Marshall Thornton

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Marshall Thornton has an MFA from UCLA in screenwriting. He spent ten years writing spec scripts and has been a semi-finalist or better in the Nicholl, Samuel Goldwyn, American Accolades, One-In-Ten and Austin Film Festival contests. As a novelist, he writes the Lambda Award-winning Boystown Mysteries. The eight book series follows the cases of a gay detective in turbulent 1980s Chicago. Marshall has also been known to write the occasional romantic comedy. You can find him online at marshallthorntonauthor.com. You can follow him on Twitter: @mrshllthornton

Posts by Marshall Thornton 25 results

5 Tips to Make Exposition Invisible

A hundred years ago it was popular to start a story with two maids working in a foyer talking about the crisis the family of the house was facing. They would then leave and the play would begin. That kind of thing is far from acceptable these days. In fact, you have to do the opposite. You have to make your exposition invisible. Here are five tips to doing just that.

Taking the note: “Good idea, but not so good execution”

Very often screenwriters will get a funky note that goes something like this, “It was a good idea but the execution wasn’t there.” Like many notes you’ll get in your career, it could mean a lot of things. To help you sort out what it means, let’s go over a few terms.

Five Tips for Writing Fast

As a screenwriter, there are times you’ll be asked to write fast. Whether it’s a class, a contest, an opportunity to submit, or an assignment—a screenwriter’s life is full of deadlines. And, at the beginning of your career, you’ll get this question “We really liked your script, what else do you have?” In that moment, you’ll realize just how important writing fast can be. Here are a few ideas on how to get those juices flowing and keep them flowing.

Writing What’s Not There: Subtext in Film

For many of us, just hearing the word subtext gives us a flashback to our high school English class. In that class, the teacher probably discussed subtext in terms of dialogue and left it at that. But, subtext really refers to all that is not spoken and encompasses much more than simply dialogue. Subtext is important in all genres but works ...

What is the Narrative Question?

The narrative question is what’s happening in the audiences’ mind or, more specifically, what you want happening in their minds. At any given point in a film, there is a question in your audience is thinking about. As the writer, you should know what that question is. And, you should have put it there.

5 Tips for Your First Ten Pages

You’ve probably had this feeling: very early in a movie (or a book) you think, "wow, this is going to be really, really good." And whenever you have that feeling you’re almost always right. So, why does that happen? It happens because the writer made it happen. The writer took care to make sure you knew exactly what was going on, and they did ...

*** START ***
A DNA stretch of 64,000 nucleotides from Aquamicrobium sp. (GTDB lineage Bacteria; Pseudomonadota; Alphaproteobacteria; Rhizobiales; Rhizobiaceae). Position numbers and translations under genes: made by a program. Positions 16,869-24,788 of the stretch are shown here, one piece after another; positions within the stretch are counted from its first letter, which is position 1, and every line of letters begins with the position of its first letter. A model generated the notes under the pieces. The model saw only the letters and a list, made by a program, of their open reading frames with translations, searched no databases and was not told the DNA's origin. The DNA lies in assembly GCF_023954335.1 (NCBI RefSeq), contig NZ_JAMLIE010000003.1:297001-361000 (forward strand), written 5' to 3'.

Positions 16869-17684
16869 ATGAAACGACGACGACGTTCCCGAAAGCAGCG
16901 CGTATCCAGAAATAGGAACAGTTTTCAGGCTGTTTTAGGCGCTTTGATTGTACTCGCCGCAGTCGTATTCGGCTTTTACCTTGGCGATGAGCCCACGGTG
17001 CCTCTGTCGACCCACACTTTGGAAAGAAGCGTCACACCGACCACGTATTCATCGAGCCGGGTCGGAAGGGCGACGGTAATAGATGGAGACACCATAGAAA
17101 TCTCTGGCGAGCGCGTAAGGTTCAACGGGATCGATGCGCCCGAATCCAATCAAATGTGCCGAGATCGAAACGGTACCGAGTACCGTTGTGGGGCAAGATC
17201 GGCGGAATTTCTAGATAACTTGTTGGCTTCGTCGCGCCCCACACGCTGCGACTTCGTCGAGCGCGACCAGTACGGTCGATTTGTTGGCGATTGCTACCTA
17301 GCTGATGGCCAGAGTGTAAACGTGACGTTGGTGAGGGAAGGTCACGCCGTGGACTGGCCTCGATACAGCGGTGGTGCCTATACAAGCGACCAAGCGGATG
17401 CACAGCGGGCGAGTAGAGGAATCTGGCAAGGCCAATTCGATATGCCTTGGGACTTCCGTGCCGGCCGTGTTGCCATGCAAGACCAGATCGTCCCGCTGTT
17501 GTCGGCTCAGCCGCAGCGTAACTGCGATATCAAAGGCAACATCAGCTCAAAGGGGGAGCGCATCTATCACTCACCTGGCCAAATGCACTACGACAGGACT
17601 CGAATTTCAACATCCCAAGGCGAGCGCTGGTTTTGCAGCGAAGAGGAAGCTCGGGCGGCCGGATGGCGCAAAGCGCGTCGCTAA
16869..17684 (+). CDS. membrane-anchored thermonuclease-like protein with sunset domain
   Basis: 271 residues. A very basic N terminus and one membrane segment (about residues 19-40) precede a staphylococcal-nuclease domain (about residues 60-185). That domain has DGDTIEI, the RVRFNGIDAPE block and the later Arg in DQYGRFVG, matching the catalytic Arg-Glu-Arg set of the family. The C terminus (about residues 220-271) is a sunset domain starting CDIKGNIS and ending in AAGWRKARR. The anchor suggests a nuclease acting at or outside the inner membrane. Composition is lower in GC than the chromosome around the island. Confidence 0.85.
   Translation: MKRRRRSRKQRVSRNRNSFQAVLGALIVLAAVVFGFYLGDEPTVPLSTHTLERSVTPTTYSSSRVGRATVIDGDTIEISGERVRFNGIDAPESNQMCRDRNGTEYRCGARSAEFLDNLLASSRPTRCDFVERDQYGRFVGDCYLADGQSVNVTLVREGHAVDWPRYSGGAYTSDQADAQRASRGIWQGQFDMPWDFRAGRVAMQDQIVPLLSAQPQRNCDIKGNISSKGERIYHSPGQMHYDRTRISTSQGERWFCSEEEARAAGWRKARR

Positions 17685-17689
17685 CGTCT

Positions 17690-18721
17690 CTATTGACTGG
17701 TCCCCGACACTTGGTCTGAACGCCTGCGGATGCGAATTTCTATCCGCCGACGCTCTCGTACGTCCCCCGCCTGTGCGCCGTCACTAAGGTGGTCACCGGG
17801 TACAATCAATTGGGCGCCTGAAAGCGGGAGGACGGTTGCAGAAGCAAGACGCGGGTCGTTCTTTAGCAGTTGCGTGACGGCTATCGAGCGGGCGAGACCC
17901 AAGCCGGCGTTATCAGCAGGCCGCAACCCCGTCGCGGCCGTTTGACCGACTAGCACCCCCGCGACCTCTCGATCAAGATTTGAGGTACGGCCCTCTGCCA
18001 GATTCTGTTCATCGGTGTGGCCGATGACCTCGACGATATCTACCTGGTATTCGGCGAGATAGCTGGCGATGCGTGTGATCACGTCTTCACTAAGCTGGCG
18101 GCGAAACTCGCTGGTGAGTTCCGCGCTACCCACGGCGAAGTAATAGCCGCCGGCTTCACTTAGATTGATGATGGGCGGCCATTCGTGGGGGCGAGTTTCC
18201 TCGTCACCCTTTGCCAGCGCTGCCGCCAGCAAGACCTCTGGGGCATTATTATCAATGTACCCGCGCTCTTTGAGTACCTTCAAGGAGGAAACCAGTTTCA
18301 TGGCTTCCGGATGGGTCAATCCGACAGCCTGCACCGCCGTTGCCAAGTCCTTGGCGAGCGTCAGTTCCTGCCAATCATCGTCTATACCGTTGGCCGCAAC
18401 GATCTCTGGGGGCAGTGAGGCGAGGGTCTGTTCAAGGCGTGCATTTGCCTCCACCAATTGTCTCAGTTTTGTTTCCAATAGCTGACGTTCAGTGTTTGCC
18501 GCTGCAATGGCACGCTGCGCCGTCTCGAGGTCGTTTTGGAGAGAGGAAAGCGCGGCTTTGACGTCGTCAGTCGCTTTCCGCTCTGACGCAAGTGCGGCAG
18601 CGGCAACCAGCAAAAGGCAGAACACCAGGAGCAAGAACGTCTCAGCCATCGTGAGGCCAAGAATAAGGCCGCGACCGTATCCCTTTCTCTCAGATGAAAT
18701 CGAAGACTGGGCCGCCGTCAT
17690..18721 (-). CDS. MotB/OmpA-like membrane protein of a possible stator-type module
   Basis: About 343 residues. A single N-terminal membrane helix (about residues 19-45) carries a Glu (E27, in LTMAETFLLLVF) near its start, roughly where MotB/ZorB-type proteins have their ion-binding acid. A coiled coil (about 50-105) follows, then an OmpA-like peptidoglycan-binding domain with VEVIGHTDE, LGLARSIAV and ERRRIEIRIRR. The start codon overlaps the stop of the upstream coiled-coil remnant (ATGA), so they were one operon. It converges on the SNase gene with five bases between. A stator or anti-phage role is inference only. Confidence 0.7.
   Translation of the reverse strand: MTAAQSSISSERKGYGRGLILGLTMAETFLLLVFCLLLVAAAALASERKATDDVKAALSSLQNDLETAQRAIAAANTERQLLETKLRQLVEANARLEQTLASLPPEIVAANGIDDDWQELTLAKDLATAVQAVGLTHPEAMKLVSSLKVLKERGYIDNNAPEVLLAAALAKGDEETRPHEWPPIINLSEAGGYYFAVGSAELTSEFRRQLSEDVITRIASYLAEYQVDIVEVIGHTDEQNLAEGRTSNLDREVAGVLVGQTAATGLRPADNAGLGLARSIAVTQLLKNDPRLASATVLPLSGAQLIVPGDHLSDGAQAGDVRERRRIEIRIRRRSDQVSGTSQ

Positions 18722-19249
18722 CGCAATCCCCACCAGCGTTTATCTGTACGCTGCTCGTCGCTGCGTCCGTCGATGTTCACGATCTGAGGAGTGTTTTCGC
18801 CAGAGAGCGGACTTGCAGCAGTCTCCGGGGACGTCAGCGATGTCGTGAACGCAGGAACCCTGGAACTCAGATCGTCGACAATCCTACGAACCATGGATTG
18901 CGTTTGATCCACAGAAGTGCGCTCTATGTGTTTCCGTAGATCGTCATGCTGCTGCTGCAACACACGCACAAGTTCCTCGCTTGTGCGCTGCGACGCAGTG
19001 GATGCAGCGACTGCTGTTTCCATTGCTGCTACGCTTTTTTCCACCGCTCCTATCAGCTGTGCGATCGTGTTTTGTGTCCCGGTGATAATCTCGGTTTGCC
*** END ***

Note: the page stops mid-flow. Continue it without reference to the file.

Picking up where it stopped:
5 Conflict Management Tips for Screenwriters

Most screenwriters prefer to keep the drama in their scripts. Occasionally, when working with agents, managers, development people, producers, directors and actors conflict will arise. How you deal with conflict is a huge issue and most of us spend a great deal of time trying to get good at it. Here are five ideas to put in your back pocket should the need arise.

What to Expect from a Writer’s Strike

What Would a Strike Mean To New Screenwriters? Hard to say. It’s easier to figure out what it doesn’t mean to new screenwriters than what it does. We're here to help you navigate this possible strike.

Blurbs and Loglines and Synopses… Oh My!

One of the most dreaded tasks of screenwriting is writing about your work. You’ve just spent months or even years crafting your screenplay. You’ve whittled it down to a lean mean one hundred and two pages and now you’re asked to cut it down to a one or two-page synopsis, or a single paragraph blurb or, worst of all, a single sentence ...

5 Tips for Writing Visually

Of course, films are visual. That’s not news. Screenplays, though, aren’t always very visual and they really should be. The more you use visual techniques in your script the easier it will be for people to see your script as a movie and for it to eventually to become one. Here are five ideas for writing more visually.

How to Write a Great Query Letter

From time to time all aspiring writers have to face the dreaded query letter—whether you’re looking for an agent or a manager you’re going to have to bite the bullet and write those letters. While this may seem like just a boring business letter, it’s actually a time to show off your talent as a writer and your understanding of the business.

The Road To Oscar: Best Original Screenplay

The hardest thing to write and get made these days is an original script. Here are the five nominees for Best Original Screenplay and a bit about how their screenwriters got the films made.
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